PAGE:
In this edition of Backed to Business, we look at a tiny trackpad, a picayune PC, and a massive monitor (at least for toting along).
One strange gap in the Windows peripheral ecosystem versus the Mac is the lack of Bluetooth trackpads. As opposed to Apple's Magic Trackpad, which uses Bluetooth, and a relatively small selection of Bluetooth mice that work across platforms, Bluetooth trackpads are practically nonexistent; the few wireless Windows-compatible trackpads out there tend to use proprietary transceivers. Some drivers allow Windows machines to use the Magic Trackpad, but at least one of these requires a subscription.
The CheerPod, with its 2.5-inch surface, recalls the tiny trackpads that appeared on netbooks. But it fits easily into a pocket and is an on-the-go pointing device triple threat. It can operate on a surface, where it can also be dragged around like a mouse, or in the air, where it can be used with some TV-based devices. Its designers have also thrown in a laser pointer. The Indiegogo project has raised over $360,000 and is expected to ship in September.
Chuwi is best-known for making low-cost tablets and 2-in-1s. It was one of a few companies to launch a mini-laptop on Indiegogo a few months ago, and it has asked: Why should portables get all the phone? The latest tribute to its form-factor-shrinking prowess is the LarkBox, a tiny sawed-off cube of a PC that nonetheless runs Windows 10 (or Linux, of course). Chuwi compares the size of the Larkbox to a baseball, but you have little chance of making millions of dollars if you can hit one 450 feet. On the other hand, baseballs can't output 4K video or feature two USB 3 ports.
Chuwi points out that the Larkbox is smaller than competitors such as the ACEPC AK1. However, you can get Windows in an even more portable package courtesy products such as the Intel Compute Stick. That and the LarkBox do well for applications such as digital signage or driving a projector, but the LarkBox has the edge for tasks like a POS terminal, headless network applications, or other chores that require more computing muscle than compute sticks can muster. The Indiegogo project has raised over $420,000 and is expected to ship in August.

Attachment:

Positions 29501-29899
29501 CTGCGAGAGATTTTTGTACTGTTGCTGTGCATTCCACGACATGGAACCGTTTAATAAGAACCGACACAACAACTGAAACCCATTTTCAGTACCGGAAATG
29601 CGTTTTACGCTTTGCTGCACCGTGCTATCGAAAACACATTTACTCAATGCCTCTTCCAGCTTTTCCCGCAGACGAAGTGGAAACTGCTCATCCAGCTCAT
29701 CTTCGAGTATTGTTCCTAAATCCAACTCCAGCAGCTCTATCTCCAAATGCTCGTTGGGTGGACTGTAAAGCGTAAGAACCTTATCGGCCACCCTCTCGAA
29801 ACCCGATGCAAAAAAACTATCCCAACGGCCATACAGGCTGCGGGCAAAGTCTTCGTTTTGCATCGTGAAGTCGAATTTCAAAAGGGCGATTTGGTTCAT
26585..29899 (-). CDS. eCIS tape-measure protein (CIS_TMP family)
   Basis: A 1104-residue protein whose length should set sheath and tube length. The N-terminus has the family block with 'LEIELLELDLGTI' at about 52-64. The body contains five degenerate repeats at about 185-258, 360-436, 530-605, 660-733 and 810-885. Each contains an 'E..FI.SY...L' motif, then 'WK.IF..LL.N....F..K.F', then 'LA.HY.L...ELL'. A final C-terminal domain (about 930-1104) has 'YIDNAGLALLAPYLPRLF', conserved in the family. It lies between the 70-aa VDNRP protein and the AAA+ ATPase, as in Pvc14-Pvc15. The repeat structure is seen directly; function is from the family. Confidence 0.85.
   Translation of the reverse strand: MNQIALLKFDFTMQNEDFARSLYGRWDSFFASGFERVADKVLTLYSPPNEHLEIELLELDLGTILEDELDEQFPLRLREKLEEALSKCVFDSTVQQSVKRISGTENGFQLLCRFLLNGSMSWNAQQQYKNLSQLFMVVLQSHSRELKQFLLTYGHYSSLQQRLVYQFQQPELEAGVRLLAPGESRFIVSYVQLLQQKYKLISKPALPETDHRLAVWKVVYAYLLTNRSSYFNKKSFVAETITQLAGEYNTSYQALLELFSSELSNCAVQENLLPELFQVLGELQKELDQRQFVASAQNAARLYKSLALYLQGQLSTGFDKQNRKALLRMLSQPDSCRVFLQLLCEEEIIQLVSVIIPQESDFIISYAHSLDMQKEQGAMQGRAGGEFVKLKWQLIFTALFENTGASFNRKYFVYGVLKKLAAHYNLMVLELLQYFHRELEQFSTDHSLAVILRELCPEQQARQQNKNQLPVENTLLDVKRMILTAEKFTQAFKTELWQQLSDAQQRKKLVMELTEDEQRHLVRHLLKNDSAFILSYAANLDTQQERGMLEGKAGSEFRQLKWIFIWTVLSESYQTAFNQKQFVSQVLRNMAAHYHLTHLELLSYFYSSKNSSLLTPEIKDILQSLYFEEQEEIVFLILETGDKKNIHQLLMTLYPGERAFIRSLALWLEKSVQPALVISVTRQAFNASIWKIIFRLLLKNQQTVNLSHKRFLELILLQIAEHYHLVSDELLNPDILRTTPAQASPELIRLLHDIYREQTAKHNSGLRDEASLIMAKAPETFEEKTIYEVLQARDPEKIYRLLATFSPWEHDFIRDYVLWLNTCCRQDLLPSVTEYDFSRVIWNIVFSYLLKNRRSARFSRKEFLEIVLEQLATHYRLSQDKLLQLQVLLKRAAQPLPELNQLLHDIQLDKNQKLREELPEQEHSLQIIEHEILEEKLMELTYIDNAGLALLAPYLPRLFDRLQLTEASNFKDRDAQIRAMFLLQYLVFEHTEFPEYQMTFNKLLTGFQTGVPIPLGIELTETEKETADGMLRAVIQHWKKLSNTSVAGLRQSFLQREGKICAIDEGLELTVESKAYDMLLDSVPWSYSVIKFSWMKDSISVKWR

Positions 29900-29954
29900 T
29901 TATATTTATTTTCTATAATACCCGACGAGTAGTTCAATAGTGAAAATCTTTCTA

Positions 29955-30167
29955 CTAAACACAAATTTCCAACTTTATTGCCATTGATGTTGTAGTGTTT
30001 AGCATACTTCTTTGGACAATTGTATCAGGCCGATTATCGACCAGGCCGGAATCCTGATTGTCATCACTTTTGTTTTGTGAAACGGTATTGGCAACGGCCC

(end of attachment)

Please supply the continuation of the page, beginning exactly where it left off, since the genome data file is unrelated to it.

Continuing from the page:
From a tiny desktop PC to a large portable display, one paradox deserves another. The past year has seen several external monitors on crowdfunding platforms vying to capture video-enabled USB-C connections that offer a one-cord expansion of screen real estate. Most of these have been 13-inch or 15-inch devices with the higher-end models offering 4K displays, and at least one company has tacked on two flanked displays for a laptop experience that resembles a trader's terminal or cockpit.
But the Ananta, which is less than 6mm thick (for most of its body) gets it done with one 17.3-inch expanse. The creators claim it's the first such device at that size, although pixel density enthusiasts will bemoan that it operates only at HD resolution and not 4K. The touchscreen monitor's creators will include a magnetic stand that works in portrait or landscape mode. The stand also accommodates a shallow incline that lets the monitor work as a graphics tablet with the included pen that responds to pressure and tilt. There's no integrated battery, though, meaning that it will require an external power source.
As always, remember that crowdfunding campaigns entail the risk that the creators may not be able to fulfill deliverables. Pledge only what you can afford to lose.
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